Jesus and his followers carried no weapons of war when they entered the city. But his death on a cross outside the walls would start a revolution that would encircle the earth. His enemies thought they could get rid of him. How foolish! They were dealing with a King whose authority had no limits.

The city welcomed Christ with shouts of passion. Knowing the needs of the people there, he wept. Christ loved the city. Willingly he died for the cities of the world. His death was not for his sin-he had none-but for the sins of us all. Since he has all the necessary power and authority as King, there is nothing he cannot do. He broke the grip of sin and death for all who trust him. –Ron Geschwendt

Prayer: Lord Jesus, we acknowledge your power and authority. Truly you are King. Capture our mind and hearts. Amen.

Words of Hope is an international media ministry, founded and owned by classes of the RCA, dedicated to building the church in the hard places. The Words of Hope devotional encourages readers to grow spiritually through daily Bible readings and prayer. To subscribe, please visit: woh.org/word/devotionals/.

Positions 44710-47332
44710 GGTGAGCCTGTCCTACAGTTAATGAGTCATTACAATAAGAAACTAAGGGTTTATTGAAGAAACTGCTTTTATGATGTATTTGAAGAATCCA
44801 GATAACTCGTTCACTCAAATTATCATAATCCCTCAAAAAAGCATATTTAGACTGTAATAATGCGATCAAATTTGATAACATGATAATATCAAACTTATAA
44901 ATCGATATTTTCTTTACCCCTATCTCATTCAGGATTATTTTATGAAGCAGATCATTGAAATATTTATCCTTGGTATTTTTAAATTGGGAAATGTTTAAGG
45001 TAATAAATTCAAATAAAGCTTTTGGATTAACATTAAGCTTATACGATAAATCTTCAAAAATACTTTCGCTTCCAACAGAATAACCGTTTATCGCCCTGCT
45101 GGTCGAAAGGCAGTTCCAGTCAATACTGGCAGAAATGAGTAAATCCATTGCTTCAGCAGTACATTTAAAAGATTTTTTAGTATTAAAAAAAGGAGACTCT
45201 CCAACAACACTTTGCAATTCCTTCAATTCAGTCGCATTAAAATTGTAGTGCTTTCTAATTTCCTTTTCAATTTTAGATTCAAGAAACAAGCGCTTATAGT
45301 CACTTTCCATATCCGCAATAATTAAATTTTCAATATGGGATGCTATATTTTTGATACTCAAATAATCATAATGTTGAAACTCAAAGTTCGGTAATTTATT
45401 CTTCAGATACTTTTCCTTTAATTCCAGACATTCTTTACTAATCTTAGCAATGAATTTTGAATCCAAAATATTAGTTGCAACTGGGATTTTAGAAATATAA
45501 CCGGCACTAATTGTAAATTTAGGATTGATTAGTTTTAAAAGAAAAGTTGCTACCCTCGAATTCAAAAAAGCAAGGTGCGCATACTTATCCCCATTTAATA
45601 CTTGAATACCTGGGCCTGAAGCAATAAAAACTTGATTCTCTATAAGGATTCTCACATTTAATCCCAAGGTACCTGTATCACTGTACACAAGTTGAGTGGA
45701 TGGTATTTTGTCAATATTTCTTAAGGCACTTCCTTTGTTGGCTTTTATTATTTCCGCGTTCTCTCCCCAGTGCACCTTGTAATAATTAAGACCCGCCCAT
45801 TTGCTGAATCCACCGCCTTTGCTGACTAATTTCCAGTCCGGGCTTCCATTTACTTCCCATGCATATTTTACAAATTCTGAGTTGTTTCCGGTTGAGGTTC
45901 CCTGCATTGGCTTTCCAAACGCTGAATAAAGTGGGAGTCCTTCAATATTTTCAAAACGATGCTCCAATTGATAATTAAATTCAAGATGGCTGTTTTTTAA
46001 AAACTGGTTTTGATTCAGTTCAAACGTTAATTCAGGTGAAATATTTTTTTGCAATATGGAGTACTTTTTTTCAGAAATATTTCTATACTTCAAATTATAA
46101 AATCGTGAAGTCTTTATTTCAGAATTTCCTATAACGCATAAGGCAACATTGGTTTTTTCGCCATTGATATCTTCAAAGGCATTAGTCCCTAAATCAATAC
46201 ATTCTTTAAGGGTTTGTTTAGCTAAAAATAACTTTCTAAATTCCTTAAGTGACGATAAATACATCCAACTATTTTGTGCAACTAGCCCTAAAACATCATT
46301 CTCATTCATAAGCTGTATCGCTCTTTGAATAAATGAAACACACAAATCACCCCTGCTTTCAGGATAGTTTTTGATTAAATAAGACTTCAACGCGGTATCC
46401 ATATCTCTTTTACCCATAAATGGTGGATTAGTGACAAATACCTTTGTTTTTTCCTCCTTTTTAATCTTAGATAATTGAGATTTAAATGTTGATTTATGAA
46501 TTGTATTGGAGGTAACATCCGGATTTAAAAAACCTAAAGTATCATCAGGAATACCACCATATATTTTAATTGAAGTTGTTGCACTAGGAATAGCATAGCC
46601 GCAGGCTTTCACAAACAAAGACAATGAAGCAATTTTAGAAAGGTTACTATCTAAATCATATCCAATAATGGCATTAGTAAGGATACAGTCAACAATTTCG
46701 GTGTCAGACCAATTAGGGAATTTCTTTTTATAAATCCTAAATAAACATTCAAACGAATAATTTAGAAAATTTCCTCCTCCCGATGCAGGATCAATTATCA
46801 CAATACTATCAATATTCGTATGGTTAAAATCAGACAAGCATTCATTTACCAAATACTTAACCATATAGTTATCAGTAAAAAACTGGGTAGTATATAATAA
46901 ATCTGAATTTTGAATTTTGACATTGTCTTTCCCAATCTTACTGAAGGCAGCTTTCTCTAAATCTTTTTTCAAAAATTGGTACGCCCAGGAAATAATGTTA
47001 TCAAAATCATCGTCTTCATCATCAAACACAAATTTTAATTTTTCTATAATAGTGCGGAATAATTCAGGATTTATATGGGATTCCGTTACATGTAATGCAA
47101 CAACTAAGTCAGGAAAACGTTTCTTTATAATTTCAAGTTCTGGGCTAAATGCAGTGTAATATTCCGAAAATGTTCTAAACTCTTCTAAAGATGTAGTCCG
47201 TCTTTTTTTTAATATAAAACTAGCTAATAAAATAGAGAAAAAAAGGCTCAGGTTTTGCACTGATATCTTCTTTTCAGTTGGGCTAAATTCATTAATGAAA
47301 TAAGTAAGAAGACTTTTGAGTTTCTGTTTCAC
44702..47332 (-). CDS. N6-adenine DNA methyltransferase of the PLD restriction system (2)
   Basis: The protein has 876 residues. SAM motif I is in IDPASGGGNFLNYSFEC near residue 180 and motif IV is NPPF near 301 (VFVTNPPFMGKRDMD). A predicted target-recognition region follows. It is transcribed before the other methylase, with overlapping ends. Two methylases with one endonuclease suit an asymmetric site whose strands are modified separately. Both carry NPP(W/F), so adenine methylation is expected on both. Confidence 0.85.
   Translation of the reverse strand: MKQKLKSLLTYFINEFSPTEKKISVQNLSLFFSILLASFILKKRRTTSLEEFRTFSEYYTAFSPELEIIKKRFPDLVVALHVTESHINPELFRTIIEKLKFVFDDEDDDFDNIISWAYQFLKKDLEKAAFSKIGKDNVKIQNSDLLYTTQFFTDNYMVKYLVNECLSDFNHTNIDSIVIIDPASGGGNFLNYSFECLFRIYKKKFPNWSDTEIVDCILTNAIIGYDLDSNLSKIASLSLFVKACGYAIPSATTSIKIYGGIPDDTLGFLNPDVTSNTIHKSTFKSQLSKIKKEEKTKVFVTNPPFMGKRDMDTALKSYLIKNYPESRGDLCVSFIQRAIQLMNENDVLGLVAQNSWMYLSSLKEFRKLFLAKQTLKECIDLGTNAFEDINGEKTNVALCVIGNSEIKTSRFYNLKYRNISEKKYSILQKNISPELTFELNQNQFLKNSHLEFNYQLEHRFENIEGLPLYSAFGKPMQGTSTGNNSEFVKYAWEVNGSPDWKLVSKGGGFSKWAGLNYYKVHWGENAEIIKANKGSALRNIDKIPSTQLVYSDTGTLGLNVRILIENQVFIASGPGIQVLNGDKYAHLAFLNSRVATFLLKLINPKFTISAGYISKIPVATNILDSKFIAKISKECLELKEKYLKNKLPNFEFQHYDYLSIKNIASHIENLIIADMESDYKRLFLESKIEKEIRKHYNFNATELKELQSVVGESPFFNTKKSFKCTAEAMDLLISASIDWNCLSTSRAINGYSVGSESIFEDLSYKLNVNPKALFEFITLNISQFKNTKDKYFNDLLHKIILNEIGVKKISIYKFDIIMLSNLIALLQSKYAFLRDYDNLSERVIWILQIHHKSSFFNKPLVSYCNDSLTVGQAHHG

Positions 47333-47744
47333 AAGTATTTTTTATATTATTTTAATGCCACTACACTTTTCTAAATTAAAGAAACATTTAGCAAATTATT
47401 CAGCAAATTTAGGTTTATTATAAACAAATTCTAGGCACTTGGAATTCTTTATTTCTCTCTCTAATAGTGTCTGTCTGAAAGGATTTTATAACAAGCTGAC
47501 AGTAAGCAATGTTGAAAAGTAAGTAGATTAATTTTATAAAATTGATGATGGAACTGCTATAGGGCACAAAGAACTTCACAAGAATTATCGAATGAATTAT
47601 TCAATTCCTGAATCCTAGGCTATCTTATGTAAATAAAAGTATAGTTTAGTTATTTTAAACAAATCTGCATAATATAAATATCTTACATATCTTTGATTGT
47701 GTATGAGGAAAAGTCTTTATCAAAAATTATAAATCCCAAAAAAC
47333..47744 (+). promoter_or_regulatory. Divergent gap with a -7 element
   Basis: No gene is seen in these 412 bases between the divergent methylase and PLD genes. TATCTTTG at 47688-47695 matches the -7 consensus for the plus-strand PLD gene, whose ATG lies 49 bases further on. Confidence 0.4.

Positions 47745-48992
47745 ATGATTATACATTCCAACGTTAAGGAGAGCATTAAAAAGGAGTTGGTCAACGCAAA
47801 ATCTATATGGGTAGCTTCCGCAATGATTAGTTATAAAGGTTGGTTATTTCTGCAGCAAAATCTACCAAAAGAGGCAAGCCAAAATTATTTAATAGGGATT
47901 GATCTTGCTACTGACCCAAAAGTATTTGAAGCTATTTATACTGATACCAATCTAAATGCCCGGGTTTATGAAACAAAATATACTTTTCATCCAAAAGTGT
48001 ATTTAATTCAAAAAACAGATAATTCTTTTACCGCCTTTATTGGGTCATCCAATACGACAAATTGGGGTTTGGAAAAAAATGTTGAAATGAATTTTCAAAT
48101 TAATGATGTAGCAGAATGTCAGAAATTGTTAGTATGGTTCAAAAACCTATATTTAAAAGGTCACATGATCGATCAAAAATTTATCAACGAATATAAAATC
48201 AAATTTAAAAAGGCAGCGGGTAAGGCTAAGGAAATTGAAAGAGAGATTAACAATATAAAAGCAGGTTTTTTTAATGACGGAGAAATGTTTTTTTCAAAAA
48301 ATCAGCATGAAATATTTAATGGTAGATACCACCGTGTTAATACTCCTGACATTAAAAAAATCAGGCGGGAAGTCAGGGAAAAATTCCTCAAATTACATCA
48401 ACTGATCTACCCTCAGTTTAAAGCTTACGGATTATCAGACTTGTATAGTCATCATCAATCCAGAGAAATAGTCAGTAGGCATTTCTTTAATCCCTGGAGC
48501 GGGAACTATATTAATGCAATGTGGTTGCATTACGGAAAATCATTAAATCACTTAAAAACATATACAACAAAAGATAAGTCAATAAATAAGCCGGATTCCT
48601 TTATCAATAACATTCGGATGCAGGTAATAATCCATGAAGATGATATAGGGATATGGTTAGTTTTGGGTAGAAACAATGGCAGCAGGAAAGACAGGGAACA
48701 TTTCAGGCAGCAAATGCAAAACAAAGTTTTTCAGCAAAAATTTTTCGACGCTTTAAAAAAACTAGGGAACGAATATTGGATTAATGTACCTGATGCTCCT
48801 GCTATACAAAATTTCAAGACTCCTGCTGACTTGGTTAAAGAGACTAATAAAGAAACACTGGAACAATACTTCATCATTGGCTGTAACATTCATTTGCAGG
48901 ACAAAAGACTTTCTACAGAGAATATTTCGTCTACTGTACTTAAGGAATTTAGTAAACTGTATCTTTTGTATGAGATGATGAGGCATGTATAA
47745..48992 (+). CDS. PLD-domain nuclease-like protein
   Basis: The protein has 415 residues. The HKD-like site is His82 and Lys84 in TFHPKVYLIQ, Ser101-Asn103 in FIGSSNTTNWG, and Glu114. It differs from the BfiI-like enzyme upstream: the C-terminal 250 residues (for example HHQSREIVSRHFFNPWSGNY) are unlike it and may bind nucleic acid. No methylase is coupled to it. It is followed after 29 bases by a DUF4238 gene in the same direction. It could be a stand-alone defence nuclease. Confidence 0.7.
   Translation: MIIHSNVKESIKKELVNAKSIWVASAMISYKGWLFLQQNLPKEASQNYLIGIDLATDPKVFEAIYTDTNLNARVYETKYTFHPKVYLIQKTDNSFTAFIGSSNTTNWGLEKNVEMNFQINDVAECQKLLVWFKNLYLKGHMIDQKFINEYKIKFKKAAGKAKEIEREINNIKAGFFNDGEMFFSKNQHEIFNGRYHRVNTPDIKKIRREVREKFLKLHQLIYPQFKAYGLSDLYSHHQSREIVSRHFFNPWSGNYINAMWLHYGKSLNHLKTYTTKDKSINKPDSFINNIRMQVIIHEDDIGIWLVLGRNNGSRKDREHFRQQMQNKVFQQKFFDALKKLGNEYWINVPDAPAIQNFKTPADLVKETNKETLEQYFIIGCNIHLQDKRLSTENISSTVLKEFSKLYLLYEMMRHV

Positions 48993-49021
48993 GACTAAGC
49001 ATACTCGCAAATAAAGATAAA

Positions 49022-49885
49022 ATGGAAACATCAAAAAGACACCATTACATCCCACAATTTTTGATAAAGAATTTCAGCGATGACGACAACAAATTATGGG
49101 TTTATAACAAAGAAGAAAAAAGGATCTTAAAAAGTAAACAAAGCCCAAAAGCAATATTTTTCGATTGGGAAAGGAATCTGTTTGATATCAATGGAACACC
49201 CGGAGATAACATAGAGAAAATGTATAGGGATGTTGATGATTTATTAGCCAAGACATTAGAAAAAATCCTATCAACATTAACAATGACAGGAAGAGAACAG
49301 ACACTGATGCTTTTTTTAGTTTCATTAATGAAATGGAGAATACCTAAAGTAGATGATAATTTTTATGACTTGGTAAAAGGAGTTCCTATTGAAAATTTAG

Lent Devotions

Lent Devotions
April 12: In the Garden
Posted: 11 Apr 2014 05:51 AM PDT
Read: Matthew 26:36-56
My Father, if it is possible, let this cup pass from me. (v. 39 NRSV)
Here is a sight: Jesus sorrowing, sweating, crying out to be delivered from the terrible prospect before him. Jesus was human. When faced with death, he looked for a way out. When the dark hours of suffering descended, he asked his friends to watch with him. And when they failed him, he was disappointed.
But it wasn’t just the physical or emotional pain that troubled Jesus. What weighed so upon him was something he called “this cup”–God’s holy judgment upon sin. For Jesus, accepting the cup meant experiencing the dreadful curse of separation from his Father.